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This algorithm runs in linear time. However, some research in parallel algorithms has studied the problem of finding a maximal clique. In particular, the problem of finding the lexicographically first maximal clique the one found by the algorithm above has been shown to be complete for the class of polynomial-time functions. This result implies that the problem is unlikely to be solvable within the parallel complexity class NC. One can test whether a graph G contains a k -vertex clique, and find any such clique that it contains, using a brute force algorithm.
This algorithm examines each subgraph with k vertices and checks to see whether it forms a clique. This is because there are O n k subgraphs to check, each of which has O k 2 edges whose presence in G needs to be checked. Thus, the problem may be solved in polynomial time whenever k is a fixed constant.
However, when k does not have a fixed value, but instead may vary as part of the input to the problem, the time is exponential. The simplest nontrivial case of the clique-finding problem is finding a triangle in a graph, or equivalently determining whether the graph is triangle-free. The worst case for this formula occurs when G is itself a clique. To do so the algorithm marks all neighbors of v , searches through all edges incident to a neighbor of v outputting a triangle for every edge that has two marked endpoints, and then removes the marks and deletes v from the graph.
For graphs of constant arboricity, such as planar graphs or in general graphs from any non-trivial minor-closed graph family , this algorithm takes O m time, which is optimal since it is linear in the size of the input. If one desires only a single triangle, or an assurance that the graph is triangle-free, faster algorithms are possible.
Therefore, fast matrix multiplication techniques such as the Coppersmith—Winograd algorithm can be applied to find triangles in time O n 2. These algorithms based on fast matrix multiplication have also been extended to problems of finding k -cliques for larger values of k. The main recursive subroutine of this procedure has three arguments: The algorithm tries adding the candidate vertices one by one to the partial clique, making a recursive call for each one. After trying each of these vertices, it moves it to the set of vertices that should not be added again.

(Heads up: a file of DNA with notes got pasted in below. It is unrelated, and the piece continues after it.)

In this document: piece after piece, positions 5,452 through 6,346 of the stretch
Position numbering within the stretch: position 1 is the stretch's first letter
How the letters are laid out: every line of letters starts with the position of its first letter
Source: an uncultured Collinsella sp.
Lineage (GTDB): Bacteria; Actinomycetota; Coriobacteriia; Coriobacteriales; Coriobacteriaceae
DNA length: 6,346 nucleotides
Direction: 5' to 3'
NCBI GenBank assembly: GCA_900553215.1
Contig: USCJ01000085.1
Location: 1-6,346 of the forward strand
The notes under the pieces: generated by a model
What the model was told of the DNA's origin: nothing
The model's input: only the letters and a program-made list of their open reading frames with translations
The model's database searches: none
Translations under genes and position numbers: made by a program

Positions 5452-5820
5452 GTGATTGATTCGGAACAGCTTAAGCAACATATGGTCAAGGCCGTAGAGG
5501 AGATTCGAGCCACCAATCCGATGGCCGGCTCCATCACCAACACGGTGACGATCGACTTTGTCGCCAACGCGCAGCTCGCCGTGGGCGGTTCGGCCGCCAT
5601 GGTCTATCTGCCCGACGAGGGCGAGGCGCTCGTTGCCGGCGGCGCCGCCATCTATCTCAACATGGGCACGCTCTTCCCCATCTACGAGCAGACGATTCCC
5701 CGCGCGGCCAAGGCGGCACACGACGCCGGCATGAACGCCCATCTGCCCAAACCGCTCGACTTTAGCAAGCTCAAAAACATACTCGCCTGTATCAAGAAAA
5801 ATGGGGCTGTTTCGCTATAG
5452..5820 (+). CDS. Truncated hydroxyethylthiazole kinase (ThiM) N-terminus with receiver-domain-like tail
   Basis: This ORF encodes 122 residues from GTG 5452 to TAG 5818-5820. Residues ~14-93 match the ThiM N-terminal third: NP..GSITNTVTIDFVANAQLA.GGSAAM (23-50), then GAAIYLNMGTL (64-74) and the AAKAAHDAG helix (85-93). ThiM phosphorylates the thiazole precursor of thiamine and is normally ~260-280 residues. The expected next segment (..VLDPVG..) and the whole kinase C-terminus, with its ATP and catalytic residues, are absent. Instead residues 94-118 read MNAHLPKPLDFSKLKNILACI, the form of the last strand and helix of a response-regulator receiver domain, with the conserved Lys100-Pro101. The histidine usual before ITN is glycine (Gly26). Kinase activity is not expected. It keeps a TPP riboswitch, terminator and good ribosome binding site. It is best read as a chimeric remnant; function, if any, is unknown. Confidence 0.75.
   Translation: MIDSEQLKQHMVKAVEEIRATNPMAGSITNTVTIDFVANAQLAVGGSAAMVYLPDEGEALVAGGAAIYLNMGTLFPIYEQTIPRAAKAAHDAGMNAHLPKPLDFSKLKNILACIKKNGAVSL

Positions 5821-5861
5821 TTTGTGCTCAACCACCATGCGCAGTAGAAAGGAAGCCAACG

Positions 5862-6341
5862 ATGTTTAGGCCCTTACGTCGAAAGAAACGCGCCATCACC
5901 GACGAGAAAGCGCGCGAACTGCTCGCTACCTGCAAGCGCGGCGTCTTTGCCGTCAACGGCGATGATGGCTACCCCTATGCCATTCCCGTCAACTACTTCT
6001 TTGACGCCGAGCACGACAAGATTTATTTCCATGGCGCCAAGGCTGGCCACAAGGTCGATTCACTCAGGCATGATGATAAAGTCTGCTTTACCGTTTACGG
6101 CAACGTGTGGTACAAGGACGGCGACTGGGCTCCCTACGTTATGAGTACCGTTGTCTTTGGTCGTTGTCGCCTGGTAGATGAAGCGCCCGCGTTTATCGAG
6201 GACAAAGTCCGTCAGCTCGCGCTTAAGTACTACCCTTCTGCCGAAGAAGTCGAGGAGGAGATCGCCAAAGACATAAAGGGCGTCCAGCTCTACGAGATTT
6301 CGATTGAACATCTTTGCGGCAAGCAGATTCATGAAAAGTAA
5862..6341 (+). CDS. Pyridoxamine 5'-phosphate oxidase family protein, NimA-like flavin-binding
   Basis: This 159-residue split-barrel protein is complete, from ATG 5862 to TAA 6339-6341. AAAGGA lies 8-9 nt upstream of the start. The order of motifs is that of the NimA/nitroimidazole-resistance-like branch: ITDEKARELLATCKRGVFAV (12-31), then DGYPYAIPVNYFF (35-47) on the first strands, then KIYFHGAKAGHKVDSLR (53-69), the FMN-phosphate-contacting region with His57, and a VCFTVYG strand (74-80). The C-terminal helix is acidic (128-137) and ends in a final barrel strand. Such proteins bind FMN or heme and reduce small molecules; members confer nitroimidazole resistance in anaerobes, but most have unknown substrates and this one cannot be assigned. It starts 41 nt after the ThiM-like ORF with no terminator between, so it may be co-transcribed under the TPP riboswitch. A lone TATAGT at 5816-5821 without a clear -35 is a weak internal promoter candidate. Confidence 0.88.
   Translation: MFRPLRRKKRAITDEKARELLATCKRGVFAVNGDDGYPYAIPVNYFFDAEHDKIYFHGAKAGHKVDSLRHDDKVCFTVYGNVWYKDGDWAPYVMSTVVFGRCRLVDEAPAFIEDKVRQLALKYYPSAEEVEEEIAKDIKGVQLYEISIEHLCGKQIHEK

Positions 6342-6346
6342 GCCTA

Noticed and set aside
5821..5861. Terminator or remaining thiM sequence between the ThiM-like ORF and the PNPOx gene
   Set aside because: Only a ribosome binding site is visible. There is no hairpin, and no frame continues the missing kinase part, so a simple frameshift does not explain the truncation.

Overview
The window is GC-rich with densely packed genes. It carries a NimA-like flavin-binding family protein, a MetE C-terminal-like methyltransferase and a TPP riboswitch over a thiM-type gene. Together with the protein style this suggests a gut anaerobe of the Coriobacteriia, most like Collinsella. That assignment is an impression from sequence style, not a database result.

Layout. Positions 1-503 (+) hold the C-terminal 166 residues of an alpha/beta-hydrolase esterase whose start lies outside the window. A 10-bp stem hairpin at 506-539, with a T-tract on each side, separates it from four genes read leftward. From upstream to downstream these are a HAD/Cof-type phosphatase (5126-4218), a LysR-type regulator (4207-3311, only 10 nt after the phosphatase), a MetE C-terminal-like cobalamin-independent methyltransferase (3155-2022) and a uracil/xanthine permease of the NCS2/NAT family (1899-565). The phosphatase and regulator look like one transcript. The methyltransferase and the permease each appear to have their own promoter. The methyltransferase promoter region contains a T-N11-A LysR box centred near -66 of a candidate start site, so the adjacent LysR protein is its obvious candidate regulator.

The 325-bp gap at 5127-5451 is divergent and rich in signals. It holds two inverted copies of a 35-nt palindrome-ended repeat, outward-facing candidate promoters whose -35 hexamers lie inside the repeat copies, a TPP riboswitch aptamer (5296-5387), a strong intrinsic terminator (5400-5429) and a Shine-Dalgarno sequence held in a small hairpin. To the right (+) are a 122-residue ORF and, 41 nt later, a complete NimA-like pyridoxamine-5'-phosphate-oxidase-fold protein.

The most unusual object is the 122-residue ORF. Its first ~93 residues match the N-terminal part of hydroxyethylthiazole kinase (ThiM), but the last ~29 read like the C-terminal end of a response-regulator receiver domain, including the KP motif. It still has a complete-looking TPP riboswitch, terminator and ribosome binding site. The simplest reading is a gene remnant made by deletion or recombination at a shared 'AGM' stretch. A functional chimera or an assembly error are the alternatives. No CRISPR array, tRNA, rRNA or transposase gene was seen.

Further, the Bron—Kerbosch algorithm has been widely reported as being faster in practice than its alternatives. However, when the number of cliques is significantly smaller than its worst case, other algorithms might be preferable. As Tsukiyama et al. An algorithm such as theirs in which the running time depends on the output size is known as an output-sensitive algorithm. On the basis of this principle, they show that all maximal cliques in G may be generated in time O mn per clique, where m is the number of edges in G and n is the number of vertices.
However, the choice of ordering is important for the efficiency of this algorithm: On the basis of this result, it is possible to list all maximal cliques in polynomial time, for families of graphs in which the number of cliques is polynomially bounded. These families include chordal graphs , complete graphs , triangle-free graphs , interval graphs , graphs of bounded boxicity , and planar graphs.
The same is true for any family of graphs that is both sparse having a number of edges at most a constant times the number of vertices and closed under the operation of taking subgraphs. However, for this variant of the clique problem better worst-case time bounds are possible. It is a recursive backtracking scheme similar to that of the Bron—Kerbosch algorithm , but is able to eliminate some recursive calls when it can be shown that the cliques found within the call will be suboptimal. Jian improved the time to O 2 0. Robson's algorithm combines a similar backtracking scheme with a more complicated case analysis and a dynamic programming technique in which the optimal solution is precomputed for all small connected subgraphs of the complement graph.
These partial solutions are used to shortcut the backtracking recursion. The fastest algorithm known today is a refined version of this method by Robson which runs in time O 2 0. There has also been extensive research on heuristic algorithms for solving maximum clique problems without worst-case runtime guarantees, based on methods including branch and bound ,  local search ,  greedy algorithms ,  and constraint programming.
Planar graphs , and other families of sparse graphs, have been discussed above: